2. The lineup will be better than most people think. I realize I'm starting to sound like a homer, but hear me out. Apparently the strategy for putting together the lineup was, again, don't go after the 3 or so biggest off-season names. Instead, it was to create a solid top to bottom with at least above average power everywhere. The Dodgers could quite reasonably get 15+ home runs from every starter on the field who stays healthy, assuming Marcus Thames gets the lion's share of the at-bats in left field. Look at the list of player: Thames, Kemp, Ethier, Blake, Furcal, Uribe, Loney, and Barajas. The biggest stretches there are, Loney, who has only hit 15 once, and Furcal, who has done it twice. But it really is possible.

This strikes me as a fascinating lineup idea: rather than depend on 2 guys in the middle of the order to take care of all of it (though they have legitimate 30/100 threats in Ethier and Kemp), they will instead hope for solid power from top to bottom. I haven't seen anyone do quite this in the post-steroid era that I can remember (though I'm sure someone has tried it). All the talk in the off-season was that the Dodgers weren't going to have enough high OBP guys. Maybe so. But it appears to me that they are willing to take that risk and put their eggs in the slugging basket.

I did the math: the Dodgers' 2011 starting 8 would have had a combined SLG% of .453 in 2010. The Yankees 2011 starting 9 (factoring in Posada as the DH and Russ Martin as the catcher), generally considered a high-powered offense, would have had a combined SLG% of .448 in 2010. The difference is that the Dodgers' slugged consistently through the lineup, where a team like the Yankees high numbers in a few places.

This isn't to say that the Dodgers' lineup is actually as good as the Yankees' this year. But it does mean that it is not nearly as bad as most people think it will be, and it probably is at least above average.

3. The Dodgers improved in left field, at catcher, and at second base. This one sounds especially crazy, but when you factor in Manny Ramirez's power outage last year, his defensive hopelessness, and Russ Martin's well-documented struggles in 2010, the Thames/Gwynn combo in left and Barajas and co. at catcher should be improvements. This is even if we take seriously that Martin is probably better defensively than Barajas and that Manny still had a +.400 OBP last year. Thames has been fine in the outfield and Gwynn is obviously exceptional, Thames has excellent power, and Barajas is not nearly the problem many have thought him. Add to this the flexibility, defensive prowess, and power of Uribe, and the Dodgers should be at least not-worse, and quite possibly better than they were at each of those positions.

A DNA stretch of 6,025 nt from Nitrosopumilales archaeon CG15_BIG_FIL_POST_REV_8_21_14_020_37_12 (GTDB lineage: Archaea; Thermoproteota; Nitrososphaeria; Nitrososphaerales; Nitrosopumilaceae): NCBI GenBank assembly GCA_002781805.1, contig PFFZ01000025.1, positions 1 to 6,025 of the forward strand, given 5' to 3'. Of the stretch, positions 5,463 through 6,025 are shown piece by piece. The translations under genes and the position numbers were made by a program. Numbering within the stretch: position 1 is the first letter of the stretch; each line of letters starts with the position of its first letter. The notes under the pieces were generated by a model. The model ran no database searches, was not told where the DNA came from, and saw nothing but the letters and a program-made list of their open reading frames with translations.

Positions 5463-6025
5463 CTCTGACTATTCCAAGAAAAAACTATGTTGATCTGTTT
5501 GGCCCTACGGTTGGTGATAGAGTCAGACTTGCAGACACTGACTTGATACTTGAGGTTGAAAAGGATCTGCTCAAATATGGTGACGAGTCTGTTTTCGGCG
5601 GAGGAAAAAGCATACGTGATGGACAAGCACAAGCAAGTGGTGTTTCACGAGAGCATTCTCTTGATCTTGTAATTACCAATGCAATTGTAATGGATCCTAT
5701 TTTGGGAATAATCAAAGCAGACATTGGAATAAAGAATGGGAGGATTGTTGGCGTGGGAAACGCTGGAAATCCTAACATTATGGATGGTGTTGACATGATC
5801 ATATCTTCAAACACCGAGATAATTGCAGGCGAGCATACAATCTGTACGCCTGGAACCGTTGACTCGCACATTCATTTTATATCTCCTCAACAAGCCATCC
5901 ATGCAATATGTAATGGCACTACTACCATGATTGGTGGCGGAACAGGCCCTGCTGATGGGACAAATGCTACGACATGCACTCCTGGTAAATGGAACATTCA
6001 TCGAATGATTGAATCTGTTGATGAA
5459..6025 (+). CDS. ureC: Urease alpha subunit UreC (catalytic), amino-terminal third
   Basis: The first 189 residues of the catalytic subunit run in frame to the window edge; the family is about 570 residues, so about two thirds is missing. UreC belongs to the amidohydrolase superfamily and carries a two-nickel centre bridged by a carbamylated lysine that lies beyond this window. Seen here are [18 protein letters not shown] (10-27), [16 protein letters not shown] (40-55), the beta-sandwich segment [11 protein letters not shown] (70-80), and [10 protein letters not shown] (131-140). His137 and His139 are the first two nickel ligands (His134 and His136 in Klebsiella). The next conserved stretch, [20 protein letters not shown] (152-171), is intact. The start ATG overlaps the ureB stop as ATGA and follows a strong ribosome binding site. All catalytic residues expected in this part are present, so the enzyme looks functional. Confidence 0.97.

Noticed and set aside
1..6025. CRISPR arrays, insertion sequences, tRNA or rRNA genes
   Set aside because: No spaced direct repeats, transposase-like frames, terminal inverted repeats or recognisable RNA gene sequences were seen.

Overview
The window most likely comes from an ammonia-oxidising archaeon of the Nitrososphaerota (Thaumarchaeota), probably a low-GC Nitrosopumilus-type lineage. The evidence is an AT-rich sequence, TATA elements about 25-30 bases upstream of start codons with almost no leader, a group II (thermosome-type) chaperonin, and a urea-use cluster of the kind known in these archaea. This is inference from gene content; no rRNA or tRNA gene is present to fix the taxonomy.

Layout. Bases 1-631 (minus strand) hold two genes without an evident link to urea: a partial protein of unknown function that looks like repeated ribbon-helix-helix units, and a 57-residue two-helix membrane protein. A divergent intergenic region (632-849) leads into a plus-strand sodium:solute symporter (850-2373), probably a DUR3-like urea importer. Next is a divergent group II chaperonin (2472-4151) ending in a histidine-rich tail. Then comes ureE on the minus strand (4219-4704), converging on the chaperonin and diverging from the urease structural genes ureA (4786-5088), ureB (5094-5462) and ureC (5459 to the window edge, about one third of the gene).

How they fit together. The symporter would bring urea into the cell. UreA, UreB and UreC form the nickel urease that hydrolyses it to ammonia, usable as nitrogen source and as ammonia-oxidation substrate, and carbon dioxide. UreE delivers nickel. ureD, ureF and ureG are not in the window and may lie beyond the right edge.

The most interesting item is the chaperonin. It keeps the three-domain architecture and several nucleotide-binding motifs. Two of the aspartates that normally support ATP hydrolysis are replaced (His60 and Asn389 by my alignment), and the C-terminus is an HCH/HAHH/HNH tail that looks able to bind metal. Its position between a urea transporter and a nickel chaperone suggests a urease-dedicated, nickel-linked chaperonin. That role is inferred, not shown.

4. The Dodgers' biggest problems this year will be OBP and injuries. The OBP point is obvious: this lineup has a lot of low OBP guys. That's well-documented and I've already considered what I think the strategy was above.

Injuries are the bigger concern in my book. Casey Blake and Rafael Furcal are obviously the most likely to be DL-prone, and losing Furcal will only hurt the OBP issue more. There is real depth on this team with guys like Uribe and Carroll, but it could still be a real problem. It will only get worse if Hong-Chih Kuo's brittle left elbow acts up, and it's not hard to imagine the perfect storm of a Kuo elbow injury, continued struggles from Broxton, shakiness from the still-very-raw Kenley Jansen, and the usual control problems of Mike MacDougal. That hard-throwing bullpen, deep though it is, could get thin in a hurry, and over 162 games, these are exactly the kinds of things that happen.